Exporters struggling to cope with the container shortage in the country are somewhat relieved after Indian Railways issued orders for free movement of empty containers from the ports to the container freight stations (CFS) and Inland Container Depot (ICD) where they can be loaded for exports.
The Centre is also trying to ensure that not too many empty containers are taken out of the country by ships to other destinations, such as China, which may offer higher prices, so that the domestic shortage is alleviated to some extent.
“The container shortage is worldwide and not exclusive to India. Things have improved on the Western side of the coast as shipping lines have brought containers from outside. But in the Eastern coast the shortage is still there and efforts are on to improve the situation,” said Ajay Sahai, Director General, FIEO.
The Covid-19 pandemic has led to disruption in movement of goods as there is rise in demand for certain kinds and drop in others leading to erratic distribution of containers and inadequate availability for exports at many points.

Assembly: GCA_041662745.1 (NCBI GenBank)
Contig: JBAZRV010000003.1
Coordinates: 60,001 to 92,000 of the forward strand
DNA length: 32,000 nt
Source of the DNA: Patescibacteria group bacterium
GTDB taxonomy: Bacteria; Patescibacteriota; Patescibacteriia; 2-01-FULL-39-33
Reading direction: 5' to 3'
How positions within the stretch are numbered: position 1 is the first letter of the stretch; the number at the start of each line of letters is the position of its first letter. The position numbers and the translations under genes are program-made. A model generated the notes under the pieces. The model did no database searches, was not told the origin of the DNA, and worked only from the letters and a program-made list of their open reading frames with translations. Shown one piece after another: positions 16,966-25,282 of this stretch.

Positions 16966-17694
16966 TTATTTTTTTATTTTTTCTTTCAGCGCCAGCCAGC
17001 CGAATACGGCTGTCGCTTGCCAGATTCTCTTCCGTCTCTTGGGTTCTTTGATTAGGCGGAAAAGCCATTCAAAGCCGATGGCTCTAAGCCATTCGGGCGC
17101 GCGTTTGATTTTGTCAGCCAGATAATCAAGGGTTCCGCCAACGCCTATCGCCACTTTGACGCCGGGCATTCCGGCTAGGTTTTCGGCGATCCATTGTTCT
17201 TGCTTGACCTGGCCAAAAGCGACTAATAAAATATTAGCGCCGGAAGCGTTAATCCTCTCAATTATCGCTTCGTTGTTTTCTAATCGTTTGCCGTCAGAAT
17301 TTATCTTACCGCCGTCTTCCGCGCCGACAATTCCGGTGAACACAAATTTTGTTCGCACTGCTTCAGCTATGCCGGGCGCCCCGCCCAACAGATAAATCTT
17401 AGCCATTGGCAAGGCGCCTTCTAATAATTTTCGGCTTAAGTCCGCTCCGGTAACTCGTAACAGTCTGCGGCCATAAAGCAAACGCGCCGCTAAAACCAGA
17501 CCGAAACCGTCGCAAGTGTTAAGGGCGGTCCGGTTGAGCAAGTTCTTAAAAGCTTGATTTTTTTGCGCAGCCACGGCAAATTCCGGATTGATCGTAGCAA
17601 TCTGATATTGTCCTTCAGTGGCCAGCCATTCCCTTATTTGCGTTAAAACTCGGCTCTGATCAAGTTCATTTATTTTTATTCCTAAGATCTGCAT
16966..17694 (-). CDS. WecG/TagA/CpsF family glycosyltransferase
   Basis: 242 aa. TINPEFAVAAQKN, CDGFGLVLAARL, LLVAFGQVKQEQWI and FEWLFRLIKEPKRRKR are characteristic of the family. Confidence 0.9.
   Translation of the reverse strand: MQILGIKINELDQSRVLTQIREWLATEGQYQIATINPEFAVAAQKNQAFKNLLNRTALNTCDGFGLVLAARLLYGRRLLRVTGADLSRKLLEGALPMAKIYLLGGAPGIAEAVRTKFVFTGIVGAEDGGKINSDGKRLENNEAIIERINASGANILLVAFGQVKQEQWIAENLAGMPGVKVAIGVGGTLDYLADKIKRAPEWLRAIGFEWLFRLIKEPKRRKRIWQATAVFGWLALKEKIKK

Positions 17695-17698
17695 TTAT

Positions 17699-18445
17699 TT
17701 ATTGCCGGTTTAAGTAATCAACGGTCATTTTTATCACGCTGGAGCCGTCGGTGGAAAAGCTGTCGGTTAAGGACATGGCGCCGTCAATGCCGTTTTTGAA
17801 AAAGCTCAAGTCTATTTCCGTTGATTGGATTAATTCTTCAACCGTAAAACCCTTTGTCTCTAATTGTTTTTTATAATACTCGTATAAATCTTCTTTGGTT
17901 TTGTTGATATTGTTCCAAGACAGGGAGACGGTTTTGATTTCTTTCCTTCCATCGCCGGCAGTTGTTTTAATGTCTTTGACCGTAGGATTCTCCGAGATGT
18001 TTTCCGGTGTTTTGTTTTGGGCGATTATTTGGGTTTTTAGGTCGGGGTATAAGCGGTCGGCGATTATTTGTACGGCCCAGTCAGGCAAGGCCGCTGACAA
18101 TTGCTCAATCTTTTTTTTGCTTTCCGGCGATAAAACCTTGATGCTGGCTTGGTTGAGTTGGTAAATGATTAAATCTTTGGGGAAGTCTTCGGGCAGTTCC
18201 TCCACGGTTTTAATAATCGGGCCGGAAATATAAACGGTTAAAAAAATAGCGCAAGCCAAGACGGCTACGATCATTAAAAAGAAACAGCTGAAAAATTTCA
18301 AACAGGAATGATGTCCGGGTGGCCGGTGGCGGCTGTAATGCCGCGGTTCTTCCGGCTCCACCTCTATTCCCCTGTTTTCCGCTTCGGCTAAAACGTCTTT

The Indian Railways decision to move empty containers from ports, where the shipping lines unload them, to CFS, ICD and hinterland areas, free of cost for use by exporters has helped significantly, said Sahai. “This is a very good move and is helping the export-import community. If the service was not provided, the shipping companies would have tried to load it on exporters,” Sahai said.
Another way being explored to address the shortage is by restricting shipping lines from taking away a large number of empty containers, after unloading import shipments in India, to other destinations such as China for getting better prices.
“The logistics section of the Commerce & Industry Ministry and the Directorate General of Shipping had taken up the matter and some exchanges happened with the Port Authority of India on the matter of possible restrictions on empty containers being taken out of the country. Now, the chairman of each port is likely to take a decision on the matter,” an official tracking the matter told.
Plea for regulatory body
Several export bodies have petitioned the government for a regulatory authority for the shipping sector similar to other sectors like real estate. “Countries like Sri Lanka have such authority. The whole idea is to at least have some standard checks and balances so that there is more transparency, cost effectiveness and certainty for export-import trade,” FIEO pointed out in an earlier letter sent to the Commerce Ministry.
As per estimates made by the organisation, the export-import community remits $40 billion as shipping charges every year.